Why are NAND Flash Fabs so Huge?

NAND Economies of ScaleMany readers have probably wondered why NAND flash fabs are so enormous.  Although DRAM fabs used to be the largest, running around 60,000 wafers per month, NAND flash fabs now put that number to shame, running anywhere from 100,000-300,000 wafers per month.  Why are they so huge?

The reason is that you need to run that many wafers to reach the optimum equipment balance.  The equipment must be balanced or some of it will be sitting idle, and with some tools costing $50 million (immersion scanners) you want to minimize their idle time to the smallest possible number.  I am sure that this is a tough problem, although I have never had to solve it myself.

The most important reason that so much attention is focused on this is that the cost of the wafer depends on the efficiency of the fab.  If you built a $13 billion NAND flash fab that produced 90,000 wafers per month instead of 100,000 wafers per month, then the amount of investment per wafer would be 10% higher.  That can make a significant difference to a wafer’s cost, since about half of the cost of processing a NAND flash wafer is from capital depreciation.

Envision, as an enormously over-simplified example, that your company has decided to paint all of its wafers.  (Nobody really paints semiconductors, but we’ll just pretend that they do.)  This is done using three kinds of tools (I am making these up): A sander, a painter, and a dryer.

The sander can sand three wafers per hour.  The painter can paint two wafers per hour.  The dryer can dry seven wafers per hour.  What is the minimum number of each tool that will assure that all the tools are being used 100% of the time?

You may have noticed that this problem can be solved by finding the lowest common denominator when adding fractions.  You set it up using the number of hours each tool takes (on average) to process a single wafer: 1/3 of an hour for the sanders, 1/2 for the painters, and 1/7 for the dryers.  (The dryer may actually dry all seven at the same time, but you set the equation up as if it’s one at a time.)  You then express these three fractions using the lowest common denominator so that you get 14/42 for sanders, 21/42 painters, and 6/42 dryers.  The optimum combination of tools, then, is 14 sanders plus 21 painters plus 6 dryers to give you a throughput of 42 wafers per hour.  Any number smaller than 42 will result in idle equipment, pushing up your costs.

So, for this setup, 42 wafers per hour is the most economical number.

For a flash fab equipment capacity matching is considerably more complex with process flows that loop back on themselves, equipment that has significant down time and other factors. Currently the average Flash fab is just over 100,000 wafers per month but even bigger fabs with several hundred thousand wafers per month have been coming on-line and the average is growing every year.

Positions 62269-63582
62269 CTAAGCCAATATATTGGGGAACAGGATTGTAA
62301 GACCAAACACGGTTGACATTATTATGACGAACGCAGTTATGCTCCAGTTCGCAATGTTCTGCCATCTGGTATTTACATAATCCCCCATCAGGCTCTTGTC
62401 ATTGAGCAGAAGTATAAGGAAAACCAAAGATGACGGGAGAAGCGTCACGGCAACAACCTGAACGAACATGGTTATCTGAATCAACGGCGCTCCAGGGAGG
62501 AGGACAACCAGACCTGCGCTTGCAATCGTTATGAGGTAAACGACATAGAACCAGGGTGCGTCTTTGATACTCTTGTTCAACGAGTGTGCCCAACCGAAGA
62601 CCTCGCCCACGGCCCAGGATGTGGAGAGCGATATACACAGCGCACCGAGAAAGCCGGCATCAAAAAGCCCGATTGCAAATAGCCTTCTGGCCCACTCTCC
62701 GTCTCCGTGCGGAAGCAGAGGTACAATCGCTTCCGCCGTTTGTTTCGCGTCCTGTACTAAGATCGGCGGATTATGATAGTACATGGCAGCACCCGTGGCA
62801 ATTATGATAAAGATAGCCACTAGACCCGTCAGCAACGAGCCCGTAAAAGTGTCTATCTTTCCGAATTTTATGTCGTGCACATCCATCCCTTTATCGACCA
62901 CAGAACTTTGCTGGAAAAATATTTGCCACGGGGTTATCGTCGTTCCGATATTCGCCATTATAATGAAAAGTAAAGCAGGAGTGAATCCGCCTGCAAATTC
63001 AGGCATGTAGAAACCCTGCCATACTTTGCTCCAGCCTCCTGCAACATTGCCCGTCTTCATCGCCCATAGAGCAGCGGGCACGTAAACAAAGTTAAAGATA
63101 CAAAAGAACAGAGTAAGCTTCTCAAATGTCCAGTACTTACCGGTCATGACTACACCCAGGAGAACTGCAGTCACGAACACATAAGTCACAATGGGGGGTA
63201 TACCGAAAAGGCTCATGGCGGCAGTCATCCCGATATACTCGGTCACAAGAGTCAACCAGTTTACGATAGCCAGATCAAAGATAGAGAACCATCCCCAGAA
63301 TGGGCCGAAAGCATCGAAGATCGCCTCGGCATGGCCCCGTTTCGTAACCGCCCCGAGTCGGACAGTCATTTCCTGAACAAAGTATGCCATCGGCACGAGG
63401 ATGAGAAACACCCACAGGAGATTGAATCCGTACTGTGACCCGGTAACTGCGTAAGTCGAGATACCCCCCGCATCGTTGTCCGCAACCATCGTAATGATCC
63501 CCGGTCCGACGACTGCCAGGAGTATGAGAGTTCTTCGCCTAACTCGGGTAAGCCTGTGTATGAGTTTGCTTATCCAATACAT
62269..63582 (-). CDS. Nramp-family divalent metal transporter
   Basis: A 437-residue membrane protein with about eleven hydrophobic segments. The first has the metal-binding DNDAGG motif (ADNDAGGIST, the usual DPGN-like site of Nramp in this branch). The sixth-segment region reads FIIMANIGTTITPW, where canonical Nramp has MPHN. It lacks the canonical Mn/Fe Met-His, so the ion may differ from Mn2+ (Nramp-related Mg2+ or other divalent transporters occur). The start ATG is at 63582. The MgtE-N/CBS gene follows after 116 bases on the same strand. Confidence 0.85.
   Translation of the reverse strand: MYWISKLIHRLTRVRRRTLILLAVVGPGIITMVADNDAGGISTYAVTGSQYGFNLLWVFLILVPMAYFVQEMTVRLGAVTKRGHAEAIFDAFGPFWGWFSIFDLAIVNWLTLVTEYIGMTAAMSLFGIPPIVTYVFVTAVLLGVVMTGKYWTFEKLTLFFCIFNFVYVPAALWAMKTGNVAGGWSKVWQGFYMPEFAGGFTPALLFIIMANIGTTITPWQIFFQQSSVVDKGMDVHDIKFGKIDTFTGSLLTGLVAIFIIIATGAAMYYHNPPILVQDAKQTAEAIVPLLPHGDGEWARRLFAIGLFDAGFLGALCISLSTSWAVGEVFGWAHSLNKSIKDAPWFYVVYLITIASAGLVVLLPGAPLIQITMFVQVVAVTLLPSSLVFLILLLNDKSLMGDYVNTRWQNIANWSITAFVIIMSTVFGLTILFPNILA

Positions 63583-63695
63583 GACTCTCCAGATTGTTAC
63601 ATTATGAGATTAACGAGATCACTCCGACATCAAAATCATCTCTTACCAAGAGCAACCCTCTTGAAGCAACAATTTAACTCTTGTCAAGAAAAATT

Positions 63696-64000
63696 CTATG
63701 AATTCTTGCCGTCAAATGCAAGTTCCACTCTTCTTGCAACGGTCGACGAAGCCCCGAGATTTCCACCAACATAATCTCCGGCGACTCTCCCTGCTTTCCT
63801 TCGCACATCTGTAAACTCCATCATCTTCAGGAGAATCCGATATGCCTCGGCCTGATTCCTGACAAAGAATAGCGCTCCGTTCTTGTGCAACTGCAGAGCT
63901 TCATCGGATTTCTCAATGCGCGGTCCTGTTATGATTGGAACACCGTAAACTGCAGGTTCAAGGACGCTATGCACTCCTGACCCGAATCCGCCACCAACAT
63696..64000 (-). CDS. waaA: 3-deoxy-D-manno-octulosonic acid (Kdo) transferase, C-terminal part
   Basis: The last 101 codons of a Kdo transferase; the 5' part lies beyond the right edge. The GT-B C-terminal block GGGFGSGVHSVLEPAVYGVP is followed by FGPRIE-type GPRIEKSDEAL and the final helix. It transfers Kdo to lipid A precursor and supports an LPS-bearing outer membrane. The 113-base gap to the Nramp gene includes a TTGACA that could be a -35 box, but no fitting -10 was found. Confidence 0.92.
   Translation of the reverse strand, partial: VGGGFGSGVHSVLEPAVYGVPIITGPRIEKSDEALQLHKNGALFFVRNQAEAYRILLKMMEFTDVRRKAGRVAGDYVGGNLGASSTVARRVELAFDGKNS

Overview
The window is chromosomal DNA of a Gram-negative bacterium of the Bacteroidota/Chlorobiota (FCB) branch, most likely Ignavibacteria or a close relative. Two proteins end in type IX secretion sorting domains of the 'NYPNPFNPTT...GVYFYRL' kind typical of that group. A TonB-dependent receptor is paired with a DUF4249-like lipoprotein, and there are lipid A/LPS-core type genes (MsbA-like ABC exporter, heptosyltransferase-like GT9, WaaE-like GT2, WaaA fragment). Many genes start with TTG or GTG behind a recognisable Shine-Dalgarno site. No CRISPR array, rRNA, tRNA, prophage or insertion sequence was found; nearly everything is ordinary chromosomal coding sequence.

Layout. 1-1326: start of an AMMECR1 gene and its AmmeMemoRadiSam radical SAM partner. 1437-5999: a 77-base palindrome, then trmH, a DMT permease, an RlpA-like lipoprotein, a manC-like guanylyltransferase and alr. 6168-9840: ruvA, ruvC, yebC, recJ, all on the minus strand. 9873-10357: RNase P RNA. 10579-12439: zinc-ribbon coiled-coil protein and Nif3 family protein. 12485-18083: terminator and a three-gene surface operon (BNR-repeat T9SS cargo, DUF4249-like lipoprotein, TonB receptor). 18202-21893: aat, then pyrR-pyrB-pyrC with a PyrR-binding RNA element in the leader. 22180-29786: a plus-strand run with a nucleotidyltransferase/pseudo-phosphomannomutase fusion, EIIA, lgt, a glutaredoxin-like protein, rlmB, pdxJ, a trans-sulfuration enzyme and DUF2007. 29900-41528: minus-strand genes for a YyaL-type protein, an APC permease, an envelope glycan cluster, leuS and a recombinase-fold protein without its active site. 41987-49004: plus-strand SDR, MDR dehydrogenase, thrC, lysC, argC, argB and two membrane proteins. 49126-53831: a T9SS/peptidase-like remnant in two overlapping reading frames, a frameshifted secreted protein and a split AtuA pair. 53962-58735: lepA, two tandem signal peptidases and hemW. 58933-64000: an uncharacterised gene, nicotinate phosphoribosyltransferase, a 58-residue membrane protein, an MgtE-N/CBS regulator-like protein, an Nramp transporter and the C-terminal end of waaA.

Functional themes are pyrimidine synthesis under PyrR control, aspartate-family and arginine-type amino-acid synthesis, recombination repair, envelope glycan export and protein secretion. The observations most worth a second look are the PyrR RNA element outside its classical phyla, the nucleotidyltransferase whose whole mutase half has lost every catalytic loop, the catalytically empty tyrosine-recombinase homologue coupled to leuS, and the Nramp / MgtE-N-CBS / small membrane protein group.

To examine the cost impact of fab size, Scotten Jones, President of IC Knowledge LLC has modeled wafer cost versus fab capacity all the way out to 1,000,000 wafer per month. The chart used for this post’s graphic illustrates wafer cost versus fab capacity and includes the percentage increase in cost versus the 1,000,000 wafers per month fab for smaller fabs.  Click on the chart if you would like to see a larger version.

As can be seen from the figure wafer cost for an 8,000 wafer per month fab is a whopping 50% higher than for 1,000,000 wafers per month fab, 70,000 wafers per month is 5% higher and even at 250,000 wafers per month the wafer cost is 1% higher.

Since DRAM is built using many different tools than those used for NAND flash, the optimum number of starts will differ too.  For DRAM 60,000 starts proves to be an efficient volume.

From the perspective of the chart it’s pretty clear why a fab with 100,000 wafer starts might be a good idea – it’s going to be significantly more cost-effective than a 60,000-start fab.

IC Knowledge sells cost and price models for a variety of semiconductor and MEMS applications.  IC Knowledge’s models can be used to investigate cost versus volume as was done here, capital investment costs, wafer costs for new technologies, selling prices for most semiconductor and MEMS products and many other applications.  IC Knowledge’s customers include many of the largest semiconductor and MEMS companies, equipment and materials companies, analysts, and system companies.

Thanks to Scotten Jones for sharing this enlightening chart.